“Those who have a relationship with their banker have successfully secured PPP funding,” said Doyle. “But a lot of women don’t have a relationship with their banker, and that’s something that really caught on in town halls.”

The discussion also touched on mentoring, paid time off, access to health care, and an examination of the barriers for women applying for local office.

“Childcare is a huge pain point during COVID. In the best of times, it’s a huge pain point. ”

Kathy Wunderlich

The majority of attendees stated that internet quality and access were not a significant issue for them, but it should be noted that this town hall was held virtually – so those facing connectivity issues may not be able to attend.

However, both rural participants and some from lower-income neighborhoods pointed out that the cost of Internet access can be prohibitive despite the infrastructure in place.

Kathy Wunderlich is a Program Associate of the Hawthorn Foundation and attended City Hall.

“Childcare is a huge pain point during COVID,” said Wunderlich. “In the best of times, this is a huge pain point.”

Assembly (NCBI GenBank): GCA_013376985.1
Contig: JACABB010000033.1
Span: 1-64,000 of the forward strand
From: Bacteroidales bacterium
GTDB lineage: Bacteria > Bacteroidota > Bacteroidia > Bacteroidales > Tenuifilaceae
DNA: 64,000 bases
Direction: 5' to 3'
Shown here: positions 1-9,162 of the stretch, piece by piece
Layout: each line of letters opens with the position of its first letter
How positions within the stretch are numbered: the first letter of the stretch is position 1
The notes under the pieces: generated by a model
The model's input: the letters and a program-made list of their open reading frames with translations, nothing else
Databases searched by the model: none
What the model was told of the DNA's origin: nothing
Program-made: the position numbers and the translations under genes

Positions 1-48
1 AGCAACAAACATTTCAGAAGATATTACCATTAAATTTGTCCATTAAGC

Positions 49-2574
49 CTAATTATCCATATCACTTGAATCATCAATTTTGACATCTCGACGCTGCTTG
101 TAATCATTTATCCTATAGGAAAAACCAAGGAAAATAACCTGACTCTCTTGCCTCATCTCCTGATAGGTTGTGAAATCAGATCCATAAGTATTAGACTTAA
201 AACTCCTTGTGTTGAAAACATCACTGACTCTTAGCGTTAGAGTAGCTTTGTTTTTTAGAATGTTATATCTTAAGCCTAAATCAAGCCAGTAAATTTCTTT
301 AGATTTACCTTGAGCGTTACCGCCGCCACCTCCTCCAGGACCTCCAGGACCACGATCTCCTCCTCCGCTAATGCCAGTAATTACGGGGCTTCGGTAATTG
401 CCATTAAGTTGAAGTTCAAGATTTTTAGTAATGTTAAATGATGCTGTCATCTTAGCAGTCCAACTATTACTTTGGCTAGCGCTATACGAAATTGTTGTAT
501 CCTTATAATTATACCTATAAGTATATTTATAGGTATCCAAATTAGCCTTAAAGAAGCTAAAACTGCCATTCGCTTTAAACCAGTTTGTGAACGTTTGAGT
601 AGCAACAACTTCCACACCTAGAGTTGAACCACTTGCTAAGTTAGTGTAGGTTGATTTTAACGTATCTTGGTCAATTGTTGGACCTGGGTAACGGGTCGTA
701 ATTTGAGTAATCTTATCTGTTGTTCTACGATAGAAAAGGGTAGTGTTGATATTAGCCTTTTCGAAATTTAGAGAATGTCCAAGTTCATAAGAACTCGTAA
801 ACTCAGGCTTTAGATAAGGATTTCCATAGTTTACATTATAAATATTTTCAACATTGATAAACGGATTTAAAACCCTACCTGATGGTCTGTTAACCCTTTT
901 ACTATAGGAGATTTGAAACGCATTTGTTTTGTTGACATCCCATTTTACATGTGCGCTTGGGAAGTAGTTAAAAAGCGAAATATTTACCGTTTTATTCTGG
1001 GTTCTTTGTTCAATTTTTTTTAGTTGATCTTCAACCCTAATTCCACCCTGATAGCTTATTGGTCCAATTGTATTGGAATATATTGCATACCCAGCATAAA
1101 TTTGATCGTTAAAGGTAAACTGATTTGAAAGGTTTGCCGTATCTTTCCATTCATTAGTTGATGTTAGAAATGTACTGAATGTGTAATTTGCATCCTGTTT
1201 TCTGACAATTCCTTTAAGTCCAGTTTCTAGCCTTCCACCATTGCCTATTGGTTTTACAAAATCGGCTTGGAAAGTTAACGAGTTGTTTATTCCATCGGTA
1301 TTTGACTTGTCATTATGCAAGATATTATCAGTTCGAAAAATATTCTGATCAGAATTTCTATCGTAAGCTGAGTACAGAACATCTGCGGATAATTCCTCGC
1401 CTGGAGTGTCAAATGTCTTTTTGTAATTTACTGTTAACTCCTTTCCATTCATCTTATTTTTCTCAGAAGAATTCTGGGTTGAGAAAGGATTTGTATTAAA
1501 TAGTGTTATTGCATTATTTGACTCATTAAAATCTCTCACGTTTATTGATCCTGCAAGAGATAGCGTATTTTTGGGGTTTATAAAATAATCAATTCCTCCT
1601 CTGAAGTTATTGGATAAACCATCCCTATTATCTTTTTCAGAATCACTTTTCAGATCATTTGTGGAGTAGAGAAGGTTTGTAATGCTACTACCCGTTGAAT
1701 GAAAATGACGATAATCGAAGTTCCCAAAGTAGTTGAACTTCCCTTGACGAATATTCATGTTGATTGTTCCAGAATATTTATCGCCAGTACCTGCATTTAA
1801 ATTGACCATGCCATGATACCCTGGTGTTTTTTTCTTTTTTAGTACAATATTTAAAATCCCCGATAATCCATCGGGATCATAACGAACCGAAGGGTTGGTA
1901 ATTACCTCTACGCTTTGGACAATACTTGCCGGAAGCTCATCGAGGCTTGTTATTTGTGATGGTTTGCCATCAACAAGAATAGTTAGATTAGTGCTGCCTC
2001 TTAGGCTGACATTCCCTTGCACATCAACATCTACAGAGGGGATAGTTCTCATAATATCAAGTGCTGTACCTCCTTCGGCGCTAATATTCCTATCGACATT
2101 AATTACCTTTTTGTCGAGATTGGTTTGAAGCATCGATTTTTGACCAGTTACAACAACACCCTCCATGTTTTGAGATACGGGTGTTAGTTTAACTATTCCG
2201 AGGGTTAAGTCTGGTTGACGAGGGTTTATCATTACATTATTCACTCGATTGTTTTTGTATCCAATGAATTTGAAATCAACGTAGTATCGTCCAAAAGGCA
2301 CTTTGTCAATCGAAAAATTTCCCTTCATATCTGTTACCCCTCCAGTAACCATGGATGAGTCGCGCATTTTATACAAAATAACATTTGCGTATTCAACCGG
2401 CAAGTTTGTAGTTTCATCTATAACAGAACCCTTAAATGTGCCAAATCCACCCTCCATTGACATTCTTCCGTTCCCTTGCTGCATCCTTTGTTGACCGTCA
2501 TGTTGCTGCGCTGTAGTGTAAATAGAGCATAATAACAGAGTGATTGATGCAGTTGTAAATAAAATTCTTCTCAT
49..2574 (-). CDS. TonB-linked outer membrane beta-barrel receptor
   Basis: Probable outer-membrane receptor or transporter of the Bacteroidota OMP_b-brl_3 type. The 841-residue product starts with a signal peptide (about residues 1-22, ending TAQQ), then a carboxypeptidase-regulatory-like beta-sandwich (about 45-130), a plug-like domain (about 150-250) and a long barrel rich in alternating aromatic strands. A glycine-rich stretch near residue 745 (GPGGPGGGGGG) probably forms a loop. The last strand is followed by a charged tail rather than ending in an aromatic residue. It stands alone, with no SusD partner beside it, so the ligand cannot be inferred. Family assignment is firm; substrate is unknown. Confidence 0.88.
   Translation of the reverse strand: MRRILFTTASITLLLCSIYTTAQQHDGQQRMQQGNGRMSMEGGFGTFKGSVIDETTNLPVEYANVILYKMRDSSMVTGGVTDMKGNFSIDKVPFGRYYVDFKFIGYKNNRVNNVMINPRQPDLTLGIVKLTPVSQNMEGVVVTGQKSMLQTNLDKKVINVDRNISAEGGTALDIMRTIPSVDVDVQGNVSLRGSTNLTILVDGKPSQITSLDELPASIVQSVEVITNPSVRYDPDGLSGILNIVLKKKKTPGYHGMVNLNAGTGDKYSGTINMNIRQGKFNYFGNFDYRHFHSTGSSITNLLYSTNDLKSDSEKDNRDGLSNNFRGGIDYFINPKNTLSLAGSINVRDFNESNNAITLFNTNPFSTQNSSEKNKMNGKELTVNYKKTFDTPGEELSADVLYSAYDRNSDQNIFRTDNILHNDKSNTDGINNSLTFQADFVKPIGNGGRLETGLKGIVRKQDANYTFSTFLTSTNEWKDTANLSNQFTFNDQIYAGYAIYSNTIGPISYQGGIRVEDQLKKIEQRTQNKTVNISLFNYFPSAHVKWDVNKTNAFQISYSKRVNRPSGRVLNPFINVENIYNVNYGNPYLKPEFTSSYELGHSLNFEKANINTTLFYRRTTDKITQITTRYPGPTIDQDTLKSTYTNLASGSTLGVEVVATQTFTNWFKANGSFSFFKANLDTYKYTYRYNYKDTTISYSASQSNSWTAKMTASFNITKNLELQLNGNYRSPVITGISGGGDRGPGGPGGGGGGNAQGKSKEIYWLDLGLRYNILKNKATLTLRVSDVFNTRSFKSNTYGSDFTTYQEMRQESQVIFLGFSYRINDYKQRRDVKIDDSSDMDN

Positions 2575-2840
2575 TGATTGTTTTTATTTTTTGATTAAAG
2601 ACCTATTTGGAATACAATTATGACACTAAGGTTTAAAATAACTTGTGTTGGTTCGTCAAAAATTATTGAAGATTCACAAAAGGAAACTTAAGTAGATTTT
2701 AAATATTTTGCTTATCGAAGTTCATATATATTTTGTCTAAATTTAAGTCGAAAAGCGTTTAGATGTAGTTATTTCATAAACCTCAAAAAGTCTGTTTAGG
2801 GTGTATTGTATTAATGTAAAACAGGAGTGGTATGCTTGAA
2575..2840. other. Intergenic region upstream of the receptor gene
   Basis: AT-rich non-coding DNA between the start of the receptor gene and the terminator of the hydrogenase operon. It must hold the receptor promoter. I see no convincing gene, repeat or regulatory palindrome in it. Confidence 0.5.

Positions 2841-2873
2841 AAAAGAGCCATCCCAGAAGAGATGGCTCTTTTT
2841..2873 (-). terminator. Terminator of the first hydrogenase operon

Concerns about childcare ranged from fear, lack of socialization and educational delays, to expiring subsidies for day care centers.

41 percent of all Missouri counties have no approved childcare facilities. This emerges from a November 2020 report commissioned by thgat United WE from the Institute of Public Policy at the Harry S. Truman School of Public Affairs on the economic status of women in Missouri.

United WE will host two more in-person events in October: 11:30 am on October 6th at the Kansas City Chamber of Commerce and 11:30 am on October 14th at Truman State University in Kirksville. Free childcare is offered in both.

The next virtual town hall meeting will take place on October 28th from 5.30pm to 6.30pm. You can register for these events at united-we.org/mo-town-halls.

This year marks the 30th anniversary of the organization. United WE was founded in Kansas City and is a non-profit, non-partisan organization. Her mission is to address systemic barriers women face through research and political advocacy.

To learn more about the organization, visit http://www.united-we.org/ or follow @UnitedWeEmpower.